Juniper’s “Slicing Bot” launch enables operators to leverage technologies such as machine learning, network telemetry and SDN control, to help reduce the complexity they face as they attempt to deploy virtual networks to meet the growing demand for faster time-to-service. The new Contrail Slicing Bot joins three other Bots, which the company launched in December 2017. The Bots enable operators to operate at a business level (i.e., intent) to help automate complex network functions that are often error prone and time consuming due to manual processes and the lack of operational skills. The three initial Bot applications offered by Juniper included PeerBot, TestBot and HealthBot, which address key pain points for operators; the new Slicing Bot tackles the highly complex, but essential process of carving up the network into virtual slices, a fundamental building block for supporting 5G services. Continue reading “MWC18: Juniper Expands its “Bots” Portfolio with the Contrail Slicing Bot, Helping to Automate More Complexity”→
While the healthcare system in the United States, and abroad, is a complex ecosystem with an array of interdependencies that are influencing the way the market is evolving, four major trends are having a strong impact circa 2018.
Shifts towards “Value-based Care”. Particularly in the U.S., the healthcare system is faced with significant rising costs due to a very large portion of its population moving into retirement age. In response, the U.S. government, the largest payer in the healthcare ecosystem, is taking steps to shift reimbursements towards “value-based payments.” A central tenet of this approach is to encourage a shift in industry focus from “paying for procedures” to “paying for outcomes”. While the business impact of this trend is to transfer increasing amounts of financial risk from payers to providers and patients, the theory is that it will also result in more targeted and effective treatment and care plans.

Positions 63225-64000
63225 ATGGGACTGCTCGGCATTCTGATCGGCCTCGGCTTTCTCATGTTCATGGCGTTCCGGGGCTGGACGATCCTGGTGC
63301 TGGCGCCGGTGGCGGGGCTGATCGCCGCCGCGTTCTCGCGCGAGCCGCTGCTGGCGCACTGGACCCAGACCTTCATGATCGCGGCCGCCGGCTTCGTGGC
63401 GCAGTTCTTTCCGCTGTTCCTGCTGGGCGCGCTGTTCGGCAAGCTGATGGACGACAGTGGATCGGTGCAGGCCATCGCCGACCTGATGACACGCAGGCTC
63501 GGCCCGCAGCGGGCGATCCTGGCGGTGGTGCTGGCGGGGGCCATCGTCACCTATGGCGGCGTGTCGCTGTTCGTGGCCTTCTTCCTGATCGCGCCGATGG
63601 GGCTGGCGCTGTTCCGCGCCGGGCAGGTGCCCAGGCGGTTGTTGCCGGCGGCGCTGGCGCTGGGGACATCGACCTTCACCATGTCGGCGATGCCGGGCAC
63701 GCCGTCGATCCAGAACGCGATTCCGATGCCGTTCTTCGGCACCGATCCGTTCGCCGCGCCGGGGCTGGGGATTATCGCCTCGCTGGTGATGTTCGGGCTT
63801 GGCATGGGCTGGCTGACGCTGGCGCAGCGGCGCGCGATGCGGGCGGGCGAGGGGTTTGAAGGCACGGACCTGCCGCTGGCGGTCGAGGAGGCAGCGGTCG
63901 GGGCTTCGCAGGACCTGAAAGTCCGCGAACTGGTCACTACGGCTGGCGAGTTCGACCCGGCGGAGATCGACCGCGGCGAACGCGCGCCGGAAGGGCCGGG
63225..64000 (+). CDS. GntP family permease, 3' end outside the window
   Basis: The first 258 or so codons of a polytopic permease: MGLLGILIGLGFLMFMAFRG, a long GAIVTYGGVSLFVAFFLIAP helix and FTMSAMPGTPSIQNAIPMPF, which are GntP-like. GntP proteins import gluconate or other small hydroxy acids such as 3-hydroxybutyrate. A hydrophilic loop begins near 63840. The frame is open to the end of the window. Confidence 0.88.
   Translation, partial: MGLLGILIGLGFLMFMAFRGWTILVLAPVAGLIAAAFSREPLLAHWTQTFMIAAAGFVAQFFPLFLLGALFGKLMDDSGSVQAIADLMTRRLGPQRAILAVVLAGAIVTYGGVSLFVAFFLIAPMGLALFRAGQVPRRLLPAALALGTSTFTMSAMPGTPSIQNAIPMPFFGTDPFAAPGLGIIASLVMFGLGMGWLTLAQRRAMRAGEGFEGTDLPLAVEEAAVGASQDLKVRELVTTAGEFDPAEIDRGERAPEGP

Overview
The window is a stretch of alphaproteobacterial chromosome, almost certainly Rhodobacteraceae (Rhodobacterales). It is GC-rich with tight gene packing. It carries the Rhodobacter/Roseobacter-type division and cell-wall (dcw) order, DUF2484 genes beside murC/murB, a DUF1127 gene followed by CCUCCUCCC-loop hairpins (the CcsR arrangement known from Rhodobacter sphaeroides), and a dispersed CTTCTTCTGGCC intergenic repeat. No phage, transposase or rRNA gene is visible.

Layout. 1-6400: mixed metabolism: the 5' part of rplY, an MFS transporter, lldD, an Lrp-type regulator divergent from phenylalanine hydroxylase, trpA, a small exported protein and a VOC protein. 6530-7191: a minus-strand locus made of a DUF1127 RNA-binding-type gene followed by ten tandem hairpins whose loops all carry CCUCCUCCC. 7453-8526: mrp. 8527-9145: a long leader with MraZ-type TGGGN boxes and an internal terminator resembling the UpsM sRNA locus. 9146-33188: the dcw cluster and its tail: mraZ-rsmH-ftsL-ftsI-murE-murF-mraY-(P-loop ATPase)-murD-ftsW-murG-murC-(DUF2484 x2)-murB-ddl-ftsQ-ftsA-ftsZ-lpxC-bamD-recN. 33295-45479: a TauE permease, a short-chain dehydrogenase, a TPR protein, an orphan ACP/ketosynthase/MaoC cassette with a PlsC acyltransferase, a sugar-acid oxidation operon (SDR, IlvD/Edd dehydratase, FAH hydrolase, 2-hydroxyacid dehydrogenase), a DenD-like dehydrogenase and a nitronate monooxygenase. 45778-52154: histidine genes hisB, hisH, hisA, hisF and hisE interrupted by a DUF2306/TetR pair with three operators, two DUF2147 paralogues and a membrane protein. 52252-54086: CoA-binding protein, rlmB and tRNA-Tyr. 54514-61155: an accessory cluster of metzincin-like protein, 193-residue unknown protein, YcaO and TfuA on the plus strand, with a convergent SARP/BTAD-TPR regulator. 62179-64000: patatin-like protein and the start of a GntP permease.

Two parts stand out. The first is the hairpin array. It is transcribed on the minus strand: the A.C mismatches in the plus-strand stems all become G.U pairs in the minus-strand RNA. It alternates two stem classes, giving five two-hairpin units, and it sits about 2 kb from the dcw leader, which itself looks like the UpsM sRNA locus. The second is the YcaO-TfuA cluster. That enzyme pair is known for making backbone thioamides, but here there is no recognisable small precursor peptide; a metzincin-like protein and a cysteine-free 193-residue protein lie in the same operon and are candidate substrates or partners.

The need to protect profitability. As the movement towards value-based care shifts more financial risks to providers, many are taking steps such as scaling up through M&A, opening practices in desirable geographies and investing in specialties to protect their profitability. For example, hospital systems are opening urgent care facilities in suburban and rural areas, drug companies are merging and/or buying retail pharmacies, and healthcare payers are partnering with health systems to help promote wellness programs.
This year’s Huawei Global Mobile Broadband Forum included a strong focus on 5G core network evolution.
Unlike discrete access technology evolution, the 5G core network must evolve smoothly into a radically new form (and so must carrier organizations).
This year’s Huawei Mobile Broadband Forum (MBBF 2017) was held in London and boasted a record attendance of 1,400. Nevertheless, that particular number (of people) was completely eclipsed by the ‘number clouds’ appearing on massive screens behind Huawei’s CEO, Ken Hu, as he delivered his opening pitch. Driven by the increasing number of machines which will be connected to the 5G network in the coming years, cows – connected cows; one billion of them – were his first 5G use-case illustration. Continue reading “Huawei Global Mobile Broadband Forum 2017: From Connected Cows to 5G Core Network (R)evolution”→